Steven G. Jones (ed.) (1995) CyberSociety; Computer-mediated Communication and Community. London: Sage. ISBN: 0-8039-5677-0 (pbk.) 241 pp. Rob Shields (ed.) (1996) Cultures of Internet. Virtual Spaces, Real Histories, Living Bodies. London: Sage. ISBN: 0*8039-7519-8 (pbk.) 196 pp. The Internet has not only been 'discovered' and embraced by the general public, commercial and private, but also by social science researchers. The recent theme issue of the Journal of Communication devoted to the Internet, co-produced and published by the Journal of Computer^Mediated Communication, is a formal declaration of this academic awareness.1 The central message of these two theme issues is a plea for more concerted scientific investigation of Internet activity. Other journals - Media, Culture and Society, and Javnost/The Public - have also devoted considerable space recently to the relation and impact of the Internet on democratic practices. Book-length scholarly treatments are less numerous, but there is every reason to expect a flood of titles before the year is out. Sage Publications has already released two edited volumes concerned with the Internet and computer-mediated communication (CMC), and they are the subjects of this review. CyberSociety; Computer^mediated Communication and Community was Communications 21 (1996)2 and personal action, examples do ex- network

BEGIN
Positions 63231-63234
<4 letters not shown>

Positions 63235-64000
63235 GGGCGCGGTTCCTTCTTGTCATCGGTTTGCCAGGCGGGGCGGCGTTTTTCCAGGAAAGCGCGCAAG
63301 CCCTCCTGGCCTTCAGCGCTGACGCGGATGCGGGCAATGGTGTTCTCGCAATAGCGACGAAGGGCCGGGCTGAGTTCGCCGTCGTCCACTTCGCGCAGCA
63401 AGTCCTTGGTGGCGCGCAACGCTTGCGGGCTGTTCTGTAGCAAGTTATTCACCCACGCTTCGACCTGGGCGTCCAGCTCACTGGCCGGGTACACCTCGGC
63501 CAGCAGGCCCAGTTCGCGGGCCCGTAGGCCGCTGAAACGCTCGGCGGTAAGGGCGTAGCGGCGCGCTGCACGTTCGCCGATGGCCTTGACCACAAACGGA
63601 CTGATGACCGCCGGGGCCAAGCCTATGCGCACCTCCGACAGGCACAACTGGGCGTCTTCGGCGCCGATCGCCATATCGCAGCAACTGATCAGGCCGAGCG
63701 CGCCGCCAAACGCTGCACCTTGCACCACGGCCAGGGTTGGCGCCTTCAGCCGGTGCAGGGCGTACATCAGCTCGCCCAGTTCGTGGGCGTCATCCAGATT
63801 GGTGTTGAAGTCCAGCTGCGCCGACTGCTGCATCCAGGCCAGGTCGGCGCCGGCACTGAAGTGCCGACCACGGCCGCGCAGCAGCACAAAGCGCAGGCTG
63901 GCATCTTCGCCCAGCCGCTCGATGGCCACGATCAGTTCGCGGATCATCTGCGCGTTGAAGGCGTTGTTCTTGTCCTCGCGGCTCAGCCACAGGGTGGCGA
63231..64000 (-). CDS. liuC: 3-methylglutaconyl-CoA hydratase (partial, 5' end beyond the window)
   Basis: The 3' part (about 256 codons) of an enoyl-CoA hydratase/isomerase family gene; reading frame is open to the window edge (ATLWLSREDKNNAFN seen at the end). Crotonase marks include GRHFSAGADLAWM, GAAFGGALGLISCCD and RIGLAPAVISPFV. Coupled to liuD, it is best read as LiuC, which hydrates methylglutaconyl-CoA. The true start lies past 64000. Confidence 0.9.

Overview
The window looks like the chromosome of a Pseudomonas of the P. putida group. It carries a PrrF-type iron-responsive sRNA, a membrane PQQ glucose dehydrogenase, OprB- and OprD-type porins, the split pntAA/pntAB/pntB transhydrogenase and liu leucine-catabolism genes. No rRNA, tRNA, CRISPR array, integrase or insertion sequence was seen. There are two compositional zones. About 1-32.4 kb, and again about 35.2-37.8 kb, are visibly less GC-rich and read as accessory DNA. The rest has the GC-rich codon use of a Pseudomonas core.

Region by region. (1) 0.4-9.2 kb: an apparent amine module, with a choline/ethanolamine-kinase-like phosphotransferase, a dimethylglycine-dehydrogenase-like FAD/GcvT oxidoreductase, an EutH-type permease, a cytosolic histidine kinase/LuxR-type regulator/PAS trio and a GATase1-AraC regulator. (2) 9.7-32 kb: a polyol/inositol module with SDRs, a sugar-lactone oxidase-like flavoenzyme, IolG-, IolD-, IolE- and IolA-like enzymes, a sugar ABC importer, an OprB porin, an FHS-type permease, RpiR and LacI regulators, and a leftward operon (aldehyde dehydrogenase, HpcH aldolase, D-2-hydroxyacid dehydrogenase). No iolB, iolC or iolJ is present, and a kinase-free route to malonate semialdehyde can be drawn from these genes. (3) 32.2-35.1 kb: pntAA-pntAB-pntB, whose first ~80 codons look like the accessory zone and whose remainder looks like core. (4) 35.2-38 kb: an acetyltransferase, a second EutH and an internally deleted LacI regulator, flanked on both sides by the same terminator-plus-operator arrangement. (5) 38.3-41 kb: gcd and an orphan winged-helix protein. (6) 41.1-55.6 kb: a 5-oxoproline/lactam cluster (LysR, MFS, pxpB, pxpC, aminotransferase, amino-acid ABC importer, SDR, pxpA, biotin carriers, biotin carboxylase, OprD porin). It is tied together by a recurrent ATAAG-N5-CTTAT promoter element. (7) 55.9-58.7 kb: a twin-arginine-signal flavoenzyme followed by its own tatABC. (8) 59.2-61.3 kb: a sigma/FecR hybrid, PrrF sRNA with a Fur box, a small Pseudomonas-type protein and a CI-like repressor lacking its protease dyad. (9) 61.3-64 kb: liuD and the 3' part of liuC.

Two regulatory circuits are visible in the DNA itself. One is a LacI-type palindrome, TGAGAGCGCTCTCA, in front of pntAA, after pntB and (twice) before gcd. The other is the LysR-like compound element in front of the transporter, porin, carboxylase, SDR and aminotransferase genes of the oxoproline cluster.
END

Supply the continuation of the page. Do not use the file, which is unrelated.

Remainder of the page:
Communications – de Gruyter
Published: Jan 1, 1996
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